Big — by which we mean macro — trends in the business landscape are making 2016 an exciting time for service providers. The Internet has been changing the way companies do business for years. Now, with advances in cloud technology, more and more companies are replicating their traditional workspaces in the cloud. This means project managers are working with teams across time zones and cultures. By 2020, half the U.S. workforce is projected to be contractors, freelancers, and/or temporary employees, according to Intuit.
Naturally, in tandem with this increased virtual collaboration, more and more work is becoming project-based.
Enter macro project-management trends to pay attention to.
As you gear up to increase profits in 2016, these four macro project management trends will keep you focused on the right areas of improvement. Read them, share them with your team, and implement what you can get buy-in on to stay on top of the competitive game.
1. Big Data can no longer be confined to the IT department.
Let’s face it: Big Data is here to stay. Thanks to poweful systems constantly collecting and storing information, we have more data than ever to mine for actionable intelligence. Moreover, this data lives in systems that can talk to each other. Thanks to widely available integrations, project managers will have fewer data exports. In turn, their data accuracy will increase, and they’ll deal with fewer manual calculations (read: fewer spreadsheets). They will not only turn profits, but they will turn greater profits with the same resources, thanks to more granular views of their project data. Welcome to business in the age of Big Data.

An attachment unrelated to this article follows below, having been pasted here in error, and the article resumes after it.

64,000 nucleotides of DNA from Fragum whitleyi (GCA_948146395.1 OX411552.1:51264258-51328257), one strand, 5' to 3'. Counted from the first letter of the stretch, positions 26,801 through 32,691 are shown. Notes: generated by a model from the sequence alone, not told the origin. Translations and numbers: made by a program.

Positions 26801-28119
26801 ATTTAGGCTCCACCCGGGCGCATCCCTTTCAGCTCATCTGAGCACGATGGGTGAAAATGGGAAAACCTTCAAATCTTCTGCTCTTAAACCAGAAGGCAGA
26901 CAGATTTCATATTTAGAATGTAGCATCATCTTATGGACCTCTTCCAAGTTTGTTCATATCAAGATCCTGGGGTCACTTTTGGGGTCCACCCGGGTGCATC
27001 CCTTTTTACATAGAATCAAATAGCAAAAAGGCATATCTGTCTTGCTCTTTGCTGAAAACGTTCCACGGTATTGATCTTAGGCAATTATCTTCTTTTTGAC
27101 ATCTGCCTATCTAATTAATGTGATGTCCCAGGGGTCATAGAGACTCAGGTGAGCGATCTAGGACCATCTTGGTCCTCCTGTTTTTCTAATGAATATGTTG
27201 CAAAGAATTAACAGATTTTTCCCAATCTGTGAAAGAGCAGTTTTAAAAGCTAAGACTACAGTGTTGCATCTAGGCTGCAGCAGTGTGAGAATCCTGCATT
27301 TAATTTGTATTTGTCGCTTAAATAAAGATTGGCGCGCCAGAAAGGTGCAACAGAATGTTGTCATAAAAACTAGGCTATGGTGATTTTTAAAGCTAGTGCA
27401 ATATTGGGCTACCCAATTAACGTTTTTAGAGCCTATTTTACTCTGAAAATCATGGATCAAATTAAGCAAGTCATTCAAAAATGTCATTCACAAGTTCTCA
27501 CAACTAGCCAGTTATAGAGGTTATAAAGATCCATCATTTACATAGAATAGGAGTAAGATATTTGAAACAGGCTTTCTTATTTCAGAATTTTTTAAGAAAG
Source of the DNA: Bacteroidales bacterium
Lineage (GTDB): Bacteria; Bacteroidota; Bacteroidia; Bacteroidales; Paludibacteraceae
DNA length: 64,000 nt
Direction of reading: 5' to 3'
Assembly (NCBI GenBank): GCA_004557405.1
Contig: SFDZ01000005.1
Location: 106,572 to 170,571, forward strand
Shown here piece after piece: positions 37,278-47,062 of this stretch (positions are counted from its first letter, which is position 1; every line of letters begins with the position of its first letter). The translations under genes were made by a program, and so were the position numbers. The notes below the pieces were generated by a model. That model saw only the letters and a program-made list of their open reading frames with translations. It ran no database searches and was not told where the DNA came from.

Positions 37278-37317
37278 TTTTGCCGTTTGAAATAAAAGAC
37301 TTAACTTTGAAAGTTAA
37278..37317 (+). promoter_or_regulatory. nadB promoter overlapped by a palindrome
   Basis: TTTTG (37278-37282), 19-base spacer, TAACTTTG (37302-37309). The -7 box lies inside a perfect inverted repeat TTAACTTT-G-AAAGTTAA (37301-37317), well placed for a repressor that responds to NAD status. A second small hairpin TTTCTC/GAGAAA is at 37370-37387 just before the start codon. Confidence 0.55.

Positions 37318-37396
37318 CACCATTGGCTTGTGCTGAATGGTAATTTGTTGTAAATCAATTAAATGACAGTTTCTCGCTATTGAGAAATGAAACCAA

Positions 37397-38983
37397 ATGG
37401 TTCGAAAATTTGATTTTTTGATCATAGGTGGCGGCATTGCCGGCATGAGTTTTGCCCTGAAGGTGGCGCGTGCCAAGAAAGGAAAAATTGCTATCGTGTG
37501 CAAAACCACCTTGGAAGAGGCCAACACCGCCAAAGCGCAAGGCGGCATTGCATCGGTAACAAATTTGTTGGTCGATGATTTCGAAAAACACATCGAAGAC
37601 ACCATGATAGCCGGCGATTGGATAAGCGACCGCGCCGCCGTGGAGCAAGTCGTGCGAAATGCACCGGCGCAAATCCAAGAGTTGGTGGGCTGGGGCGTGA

2. Project managers will get more fiscal responsibility.
With today’s technology offering unprecedented ability to visualize the health of projects in real time, there are fewer excuses for having a project go over budget or miss a milestone or deadline. Project managers who succeed in 2016 will use the systems at their fingertips to automatically track project profitability, to see which resources they can better utilize, and ultimately to deliver work more predictably and at a healthier bottom line than their peers. They will not only turn profits, but they will turn greater profits with the same resources, thanks to more granular views of their project data.
3. PMP certification is the new black.
These three letters look good on everyone. As the economy rebounds and more project management positions open up, PMP certification helps you ensure your resume doesn’t get tossed too early. Moreover, with the Internet shrinking the world and connecting people’s networks more than ever, you’ll want the experience this certification provides. Learn more about becoming PMP certified here.
4. Sales and project teams are integrating.
If your project-delivery team can’t see into the sales pipeline, they are already behind. Keep your eyes open for software integrations that connect your CRM to your Project Management System. This lets the people who perform the work see into sales opportunities before the deals close, which lets them plan better. The big takeaway here is that better planning leads to better resource scheduling. That means you’ll have more of the right people with the right skills matched to client needs, and you’ll have less shuffling around mid-projects. When you add in more real-time analytics capabilities, this integration will also let you see which resources are available to take on more work, letting you make stronger hiring decisions. Altogether, the Sales/Project connection stands to turn healthier profits, and more predictably at that, in 2016.
Is it time to take a second look at your project management system? Learn how Mavenlink can help you deliver work more predictably and profitably.